Da – Court Packing Notes


Bravender and Waldman ’17



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Court Packing DA
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Bravender and Waldman ’17 [Robin and Scott; November 27; Deputy Editor of Climate Wire, citing the head of the Judging the Environment Project and Richard Lazarus, an environmental law expert and Professor of Law at Harvard University; Award-winning reporter, M.A. in Journalism from Syracuse University; Scientific American, “Trump Races to Pick Judges Who Oversee Environment Cases,” https://www.scientificamerican.com/article/trump-races-to-pick-judges-who-oversee-environment-cases/; RP]
President Trump has dismissed global warming as a hoax, snubbed the Paris emissions pact and scrapped U.S. EPA climate rules.
But executive actions can be fleeting—as the Trump administration has shown by moving swiftly to unravel many of President Obama's climate change policies.
Yet there's a major piece of Trump's climate legacy that could be more enduring: his court picks. The Trump administration has acted expeditiously to fill vacancies on top courts around the country, including the Supreme Court and powerful lower courts that could decide the fate of regulatory challenges and novel lawsuits, like localities suing oil companies for damages caused by sea-level rise. Those judges could be weighing in on climate change cases long after Trump leaves 1600 Pennsylvania Ave.
Trump's judicial appointments rank "pretty high" in terms of his climate change legacy, said Glenn Sugameli, who runs the Judging the Environment project, which tracks judicial nominees' environmental records.
"They're the ones that are going to determine whether the actions taken by the Obama administration, by states and local governments are justified, are legal, are sustainable," he said. And "they're the ones that are going to decide whether the actions taken by the Trump administration are legal."
Richard Lazarus, an environmental law expert and professor at Harvard Law School, said courts have played an "outsized role" in climate policy in recent years because regulators are working with an old law to deal with a problem its authors weren't specifically addressing.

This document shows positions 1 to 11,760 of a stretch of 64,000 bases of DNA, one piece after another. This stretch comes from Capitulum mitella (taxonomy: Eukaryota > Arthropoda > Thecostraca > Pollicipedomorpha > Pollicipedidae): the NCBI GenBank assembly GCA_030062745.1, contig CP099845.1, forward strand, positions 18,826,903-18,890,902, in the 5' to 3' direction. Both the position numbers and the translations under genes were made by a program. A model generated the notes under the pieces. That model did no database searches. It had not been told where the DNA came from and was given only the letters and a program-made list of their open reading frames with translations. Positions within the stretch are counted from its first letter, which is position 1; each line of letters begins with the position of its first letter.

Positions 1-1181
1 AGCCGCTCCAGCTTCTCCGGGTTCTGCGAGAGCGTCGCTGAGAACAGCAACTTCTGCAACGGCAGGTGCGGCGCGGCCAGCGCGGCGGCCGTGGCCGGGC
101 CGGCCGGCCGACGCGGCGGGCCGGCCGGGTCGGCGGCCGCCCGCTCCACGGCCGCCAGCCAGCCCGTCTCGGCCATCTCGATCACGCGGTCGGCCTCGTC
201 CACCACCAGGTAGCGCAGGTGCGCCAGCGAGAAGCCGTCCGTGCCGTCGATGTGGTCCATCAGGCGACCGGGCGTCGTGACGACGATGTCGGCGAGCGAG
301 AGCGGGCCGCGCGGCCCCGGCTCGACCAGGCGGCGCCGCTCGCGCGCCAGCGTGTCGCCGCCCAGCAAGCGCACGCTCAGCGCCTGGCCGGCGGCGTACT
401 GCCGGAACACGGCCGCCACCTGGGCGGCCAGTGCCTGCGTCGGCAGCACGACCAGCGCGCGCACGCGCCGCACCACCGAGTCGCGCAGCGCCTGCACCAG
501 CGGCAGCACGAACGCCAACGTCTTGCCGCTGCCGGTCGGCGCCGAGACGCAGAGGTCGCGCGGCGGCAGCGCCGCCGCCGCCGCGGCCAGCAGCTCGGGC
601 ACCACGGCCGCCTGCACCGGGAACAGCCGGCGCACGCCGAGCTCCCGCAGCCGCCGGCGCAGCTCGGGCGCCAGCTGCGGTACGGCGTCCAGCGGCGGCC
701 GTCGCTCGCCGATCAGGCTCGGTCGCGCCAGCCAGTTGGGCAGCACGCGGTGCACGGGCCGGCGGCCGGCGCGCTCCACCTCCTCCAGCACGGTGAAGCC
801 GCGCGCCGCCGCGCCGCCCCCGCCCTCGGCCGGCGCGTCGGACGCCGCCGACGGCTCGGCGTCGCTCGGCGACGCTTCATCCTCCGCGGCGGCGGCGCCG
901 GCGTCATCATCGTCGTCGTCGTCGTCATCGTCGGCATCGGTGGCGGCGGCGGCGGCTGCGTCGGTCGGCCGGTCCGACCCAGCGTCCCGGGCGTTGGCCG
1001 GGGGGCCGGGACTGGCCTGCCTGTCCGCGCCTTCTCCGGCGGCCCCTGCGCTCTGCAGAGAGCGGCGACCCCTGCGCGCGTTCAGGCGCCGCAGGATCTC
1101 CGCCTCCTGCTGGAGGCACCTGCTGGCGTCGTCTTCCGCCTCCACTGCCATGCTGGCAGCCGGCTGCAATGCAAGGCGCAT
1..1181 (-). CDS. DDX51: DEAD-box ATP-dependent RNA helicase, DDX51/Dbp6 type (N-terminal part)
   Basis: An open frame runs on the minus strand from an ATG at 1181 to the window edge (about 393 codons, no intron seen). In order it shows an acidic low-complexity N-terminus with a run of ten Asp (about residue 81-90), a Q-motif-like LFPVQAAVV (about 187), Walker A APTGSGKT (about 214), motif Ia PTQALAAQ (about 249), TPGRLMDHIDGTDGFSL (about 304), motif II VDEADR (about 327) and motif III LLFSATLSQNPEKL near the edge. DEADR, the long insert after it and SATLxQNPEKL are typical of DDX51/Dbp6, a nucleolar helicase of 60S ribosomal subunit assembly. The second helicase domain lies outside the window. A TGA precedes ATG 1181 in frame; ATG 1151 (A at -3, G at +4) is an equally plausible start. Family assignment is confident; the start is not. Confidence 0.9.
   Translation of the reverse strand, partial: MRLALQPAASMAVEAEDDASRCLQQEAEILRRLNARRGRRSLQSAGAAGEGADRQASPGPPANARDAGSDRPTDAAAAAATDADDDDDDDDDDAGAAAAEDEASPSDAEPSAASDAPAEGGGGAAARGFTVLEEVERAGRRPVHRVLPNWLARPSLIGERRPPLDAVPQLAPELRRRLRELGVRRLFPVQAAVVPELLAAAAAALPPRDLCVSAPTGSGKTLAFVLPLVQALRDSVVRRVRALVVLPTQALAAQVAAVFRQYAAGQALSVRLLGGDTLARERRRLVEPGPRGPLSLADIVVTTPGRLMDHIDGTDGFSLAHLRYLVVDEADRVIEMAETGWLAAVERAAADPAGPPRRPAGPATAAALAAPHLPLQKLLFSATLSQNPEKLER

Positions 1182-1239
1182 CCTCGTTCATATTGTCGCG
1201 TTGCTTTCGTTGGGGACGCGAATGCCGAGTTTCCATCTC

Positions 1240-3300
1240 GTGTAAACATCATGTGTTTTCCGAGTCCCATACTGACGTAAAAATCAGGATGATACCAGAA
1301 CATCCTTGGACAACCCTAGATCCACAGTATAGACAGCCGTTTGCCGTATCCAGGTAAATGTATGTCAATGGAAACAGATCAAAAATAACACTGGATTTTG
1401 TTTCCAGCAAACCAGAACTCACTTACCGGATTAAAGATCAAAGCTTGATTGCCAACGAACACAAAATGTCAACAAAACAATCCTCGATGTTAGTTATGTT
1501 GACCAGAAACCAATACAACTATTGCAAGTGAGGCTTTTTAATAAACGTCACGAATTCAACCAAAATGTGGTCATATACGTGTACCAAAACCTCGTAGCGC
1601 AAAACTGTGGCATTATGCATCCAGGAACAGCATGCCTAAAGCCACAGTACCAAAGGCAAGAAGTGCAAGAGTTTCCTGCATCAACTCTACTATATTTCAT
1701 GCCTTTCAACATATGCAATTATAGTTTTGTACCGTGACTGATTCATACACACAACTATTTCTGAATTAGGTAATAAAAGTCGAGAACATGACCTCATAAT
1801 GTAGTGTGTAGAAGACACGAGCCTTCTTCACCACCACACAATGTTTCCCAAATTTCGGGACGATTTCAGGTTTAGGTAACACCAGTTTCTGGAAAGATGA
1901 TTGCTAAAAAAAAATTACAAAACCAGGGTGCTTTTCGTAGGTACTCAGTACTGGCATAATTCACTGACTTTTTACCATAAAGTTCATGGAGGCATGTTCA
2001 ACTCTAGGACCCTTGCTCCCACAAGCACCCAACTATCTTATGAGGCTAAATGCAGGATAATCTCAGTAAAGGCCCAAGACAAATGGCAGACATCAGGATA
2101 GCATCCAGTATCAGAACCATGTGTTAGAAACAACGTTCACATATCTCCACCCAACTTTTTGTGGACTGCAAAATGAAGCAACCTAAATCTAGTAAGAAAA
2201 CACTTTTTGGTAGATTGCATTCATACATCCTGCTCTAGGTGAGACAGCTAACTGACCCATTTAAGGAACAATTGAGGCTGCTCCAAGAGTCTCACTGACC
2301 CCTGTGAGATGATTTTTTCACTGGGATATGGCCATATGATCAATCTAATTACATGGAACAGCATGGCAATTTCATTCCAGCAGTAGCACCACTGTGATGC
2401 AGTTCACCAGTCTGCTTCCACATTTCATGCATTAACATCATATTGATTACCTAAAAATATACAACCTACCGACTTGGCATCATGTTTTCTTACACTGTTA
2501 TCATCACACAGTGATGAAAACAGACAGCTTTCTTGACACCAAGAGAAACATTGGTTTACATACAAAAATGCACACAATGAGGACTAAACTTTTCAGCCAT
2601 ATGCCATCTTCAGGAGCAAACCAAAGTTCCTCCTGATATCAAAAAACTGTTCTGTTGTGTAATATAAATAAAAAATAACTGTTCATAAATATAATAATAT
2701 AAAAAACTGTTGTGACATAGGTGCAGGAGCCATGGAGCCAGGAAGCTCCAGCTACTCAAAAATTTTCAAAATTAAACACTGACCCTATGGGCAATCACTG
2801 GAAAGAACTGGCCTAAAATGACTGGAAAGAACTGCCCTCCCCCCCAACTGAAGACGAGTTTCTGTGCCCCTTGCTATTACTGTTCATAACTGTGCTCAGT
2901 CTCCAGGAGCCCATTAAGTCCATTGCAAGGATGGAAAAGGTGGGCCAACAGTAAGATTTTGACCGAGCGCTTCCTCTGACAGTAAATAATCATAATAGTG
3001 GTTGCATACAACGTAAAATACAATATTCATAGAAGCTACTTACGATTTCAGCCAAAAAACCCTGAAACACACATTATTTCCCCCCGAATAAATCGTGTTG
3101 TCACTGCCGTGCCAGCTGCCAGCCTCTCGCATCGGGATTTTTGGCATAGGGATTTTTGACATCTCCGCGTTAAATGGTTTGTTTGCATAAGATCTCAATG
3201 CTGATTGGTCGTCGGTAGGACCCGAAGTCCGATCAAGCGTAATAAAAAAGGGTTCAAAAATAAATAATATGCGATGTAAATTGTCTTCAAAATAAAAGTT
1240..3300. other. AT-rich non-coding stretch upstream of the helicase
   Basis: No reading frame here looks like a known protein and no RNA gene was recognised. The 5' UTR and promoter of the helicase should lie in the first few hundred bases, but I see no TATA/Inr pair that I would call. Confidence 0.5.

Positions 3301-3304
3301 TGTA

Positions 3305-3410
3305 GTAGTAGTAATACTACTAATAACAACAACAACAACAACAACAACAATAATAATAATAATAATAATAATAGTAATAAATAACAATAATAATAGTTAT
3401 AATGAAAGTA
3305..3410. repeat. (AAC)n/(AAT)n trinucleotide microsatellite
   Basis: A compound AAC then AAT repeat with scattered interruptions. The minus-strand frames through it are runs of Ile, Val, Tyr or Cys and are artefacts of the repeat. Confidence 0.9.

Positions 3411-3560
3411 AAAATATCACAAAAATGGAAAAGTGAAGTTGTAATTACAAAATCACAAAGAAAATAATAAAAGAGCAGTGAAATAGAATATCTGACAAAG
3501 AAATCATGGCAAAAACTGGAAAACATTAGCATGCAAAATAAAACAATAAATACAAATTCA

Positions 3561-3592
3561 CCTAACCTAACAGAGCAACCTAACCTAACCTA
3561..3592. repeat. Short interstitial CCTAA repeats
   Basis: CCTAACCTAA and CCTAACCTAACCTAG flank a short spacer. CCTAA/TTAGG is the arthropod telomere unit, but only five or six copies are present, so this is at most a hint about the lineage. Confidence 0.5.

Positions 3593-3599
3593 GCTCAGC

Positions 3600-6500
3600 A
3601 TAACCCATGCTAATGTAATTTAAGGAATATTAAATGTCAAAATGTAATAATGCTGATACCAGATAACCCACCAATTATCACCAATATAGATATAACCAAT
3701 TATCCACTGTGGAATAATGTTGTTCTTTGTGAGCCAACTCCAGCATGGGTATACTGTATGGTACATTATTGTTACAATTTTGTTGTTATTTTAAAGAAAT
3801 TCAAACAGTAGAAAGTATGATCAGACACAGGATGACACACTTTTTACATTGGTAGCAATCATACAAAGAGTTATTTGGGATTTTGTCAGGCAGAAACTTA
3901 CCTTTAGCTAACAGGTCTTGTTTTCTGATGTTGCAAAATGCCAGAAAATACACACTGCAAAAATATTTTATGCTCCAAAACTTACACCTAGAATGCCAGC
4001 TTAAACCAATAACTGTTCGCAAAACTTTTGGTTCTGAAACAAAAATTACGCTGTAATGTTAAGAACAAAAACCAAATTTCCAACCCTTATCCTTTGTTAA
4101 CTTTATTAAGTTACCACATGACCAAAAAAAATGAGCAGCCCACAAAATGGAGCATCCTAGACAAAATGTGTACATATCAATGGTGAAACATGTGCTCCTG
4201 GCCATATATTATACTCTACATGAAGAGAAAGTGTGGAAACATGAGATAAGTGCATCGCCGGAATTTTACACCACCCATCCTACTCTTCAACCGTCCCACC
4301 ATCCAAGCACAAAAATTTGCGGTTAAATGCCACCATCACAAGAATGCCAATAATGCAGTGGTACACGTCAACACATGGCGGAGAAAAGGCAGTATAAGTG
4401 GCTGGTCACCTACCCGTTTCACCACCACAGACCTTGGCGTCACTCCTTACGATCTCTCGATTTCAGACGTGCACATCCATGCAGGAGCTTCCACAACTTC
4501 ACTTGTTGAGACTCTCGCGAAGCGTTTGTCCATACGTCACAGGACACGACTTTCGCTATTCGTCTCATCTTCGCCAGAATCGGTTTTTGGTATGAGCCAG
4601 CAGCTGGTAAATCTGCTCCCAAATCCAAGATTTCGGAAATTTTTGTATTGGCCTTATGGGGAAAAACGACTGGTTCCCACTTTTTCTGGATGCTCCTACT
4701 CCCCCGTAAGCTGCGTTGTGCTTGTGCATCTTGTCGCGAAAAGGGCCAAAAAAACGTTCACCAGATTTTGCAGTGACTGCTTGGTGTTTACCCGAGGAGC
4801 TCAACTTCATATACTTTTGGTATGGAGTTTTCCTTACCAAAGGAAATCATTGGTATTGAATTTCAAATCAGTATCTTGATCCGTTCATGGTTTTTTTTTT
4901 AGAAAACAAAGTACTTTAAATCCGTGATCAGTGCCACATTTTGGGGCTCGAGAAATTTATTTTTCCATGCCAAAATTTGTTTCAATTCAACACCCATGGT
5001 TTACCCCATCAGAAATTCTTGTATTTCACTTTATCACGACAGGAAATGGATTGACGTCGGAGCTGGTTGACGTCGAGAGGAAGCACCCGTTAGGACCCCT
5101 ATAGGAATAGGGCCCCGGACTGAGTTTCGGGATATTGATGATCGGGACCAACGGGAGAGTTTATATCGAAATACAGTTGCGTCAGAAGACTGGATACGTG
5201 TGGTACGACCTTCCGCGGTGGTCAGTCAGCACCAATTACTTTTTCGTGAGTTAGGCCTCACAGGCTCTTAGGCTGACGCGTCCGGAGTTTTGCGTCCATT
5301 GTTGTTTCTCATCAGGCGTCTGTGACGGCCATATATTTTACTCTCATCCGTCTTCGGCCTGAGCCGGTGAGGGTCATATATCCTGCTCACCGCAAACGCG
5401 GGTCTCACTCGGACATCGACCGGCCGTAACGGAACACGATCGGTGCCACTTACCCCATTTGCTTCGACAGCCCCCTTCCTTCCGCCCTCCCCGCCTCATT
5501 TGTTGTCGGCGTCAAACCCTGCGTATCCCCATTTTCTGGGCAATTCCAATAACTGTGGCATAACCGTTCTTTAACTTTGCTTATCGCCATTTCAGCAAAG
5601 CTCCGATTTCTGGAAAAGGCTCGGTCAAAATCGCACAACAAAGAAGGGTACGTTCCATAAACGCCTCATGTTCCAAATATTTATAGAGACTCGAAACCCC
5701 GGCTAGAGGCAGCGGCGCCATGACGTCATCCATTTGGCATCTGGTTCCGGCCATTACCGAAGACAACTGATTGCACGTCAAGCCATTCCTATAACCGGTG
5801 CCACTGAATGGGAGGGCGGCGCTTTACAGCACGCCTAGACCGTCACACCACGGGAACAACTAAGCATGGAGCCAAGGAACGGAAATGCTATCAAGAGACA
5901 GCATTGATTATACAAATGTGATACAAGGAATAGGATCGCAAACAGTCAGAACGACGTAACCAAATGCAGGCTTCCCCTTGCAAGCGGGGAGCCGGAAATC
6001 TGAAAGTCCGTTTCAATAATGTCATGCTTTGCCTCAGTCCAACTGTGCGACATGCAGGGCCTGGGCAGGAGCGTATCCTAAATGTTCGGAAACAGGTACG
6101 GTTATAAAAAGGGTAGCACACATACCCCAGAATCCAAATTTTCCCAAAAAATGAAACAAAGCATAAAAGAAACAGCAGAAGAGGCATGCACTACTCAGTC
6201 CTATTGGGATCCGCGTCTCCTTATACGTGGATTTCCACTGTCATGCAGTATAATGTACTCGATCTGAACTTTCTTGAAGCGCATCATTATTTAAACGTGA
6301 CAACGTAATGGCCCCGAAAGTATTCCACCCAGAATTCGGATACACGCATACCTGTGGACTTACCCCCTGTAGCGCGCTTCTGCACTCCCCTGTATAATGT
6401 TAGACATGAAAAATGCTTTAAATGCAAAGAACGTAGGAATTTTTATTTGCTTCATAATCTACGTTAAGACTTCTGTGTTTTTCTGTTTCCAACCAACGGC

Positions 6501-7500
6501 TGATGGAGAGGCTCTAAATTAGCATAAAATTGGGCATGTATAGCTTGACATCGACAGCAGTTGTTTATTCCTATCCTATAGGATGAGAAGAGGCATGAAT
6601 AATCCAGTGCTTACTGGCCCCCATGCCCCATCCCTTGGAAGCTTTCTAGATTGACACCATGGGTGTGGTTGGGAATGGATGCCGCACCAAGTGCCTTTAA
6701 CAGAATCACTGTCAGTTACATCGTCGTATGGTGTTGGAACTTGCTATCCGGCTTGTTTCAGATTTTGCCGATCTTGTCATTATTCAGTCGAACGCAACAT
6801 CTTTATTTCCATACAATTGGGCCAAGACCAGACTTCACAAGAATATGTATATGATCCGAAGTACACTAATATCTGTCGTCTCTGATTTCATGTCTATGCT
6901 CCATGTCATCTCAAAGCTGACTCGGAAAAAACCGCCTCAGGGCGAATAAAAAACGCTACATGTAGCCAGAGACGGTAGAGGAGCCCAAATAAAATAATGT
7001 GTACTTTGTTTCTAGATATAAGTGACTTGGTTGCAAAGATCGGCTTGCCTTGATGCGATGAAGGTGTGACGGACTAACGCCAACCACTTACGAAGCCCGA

"The reason why the courts play a big role right now is that, whether the executive branch is run by [President George W.] Bush or the executive branch is run by Obama, each time they're kind of stuck with old language," Lazarus said, noting that the 1970 Clean Air Act hasn't seen a major overhaul since 1990.
The Obama administration tried to use the existing language to support the administration's signature climate rule, the Clean Power Plan, and "you can expect that Trump judges would be more skeptical of those activities."
Trump has already picked one Supreme Court justice, Neil Gorsuch, a conservative whose appointment was viewed by some as a nail in the coffin for legal efforts to preserve the Clean Power Plan. Court watchers predict Trump may make one or more additional Supreme Court nominations before his term expires.
Legal experts note that judges' opinions in environmental cases won't necessarily fall strictly along ideological lines, but that conservative judges are often more likely to reject arguments calling for more regulation or trying to fit climate change rules within the existing Clean Air Act.
Lazarus pointed to Brett Kavanaugh, a conservative judge on the U.S. Court of Appeals for the District of Columbia Circuit, as an example of a jurist who "is not ready to give EPA a lot of deference if they're taking language which was crafted at one time and trying to push it at the edges to deal with a problem of another time, like climate change." Kavanaugh, a Bush appointee who sits on the court that hears challenges to Clean Air Act rules, became known as a vocal critic of Obama EPA rules.

Finally, the impact. Domestic lawsuits will effectively enforce climate legislation AND model to the rest of the world. That prevents runaway warming, which causes extinction.



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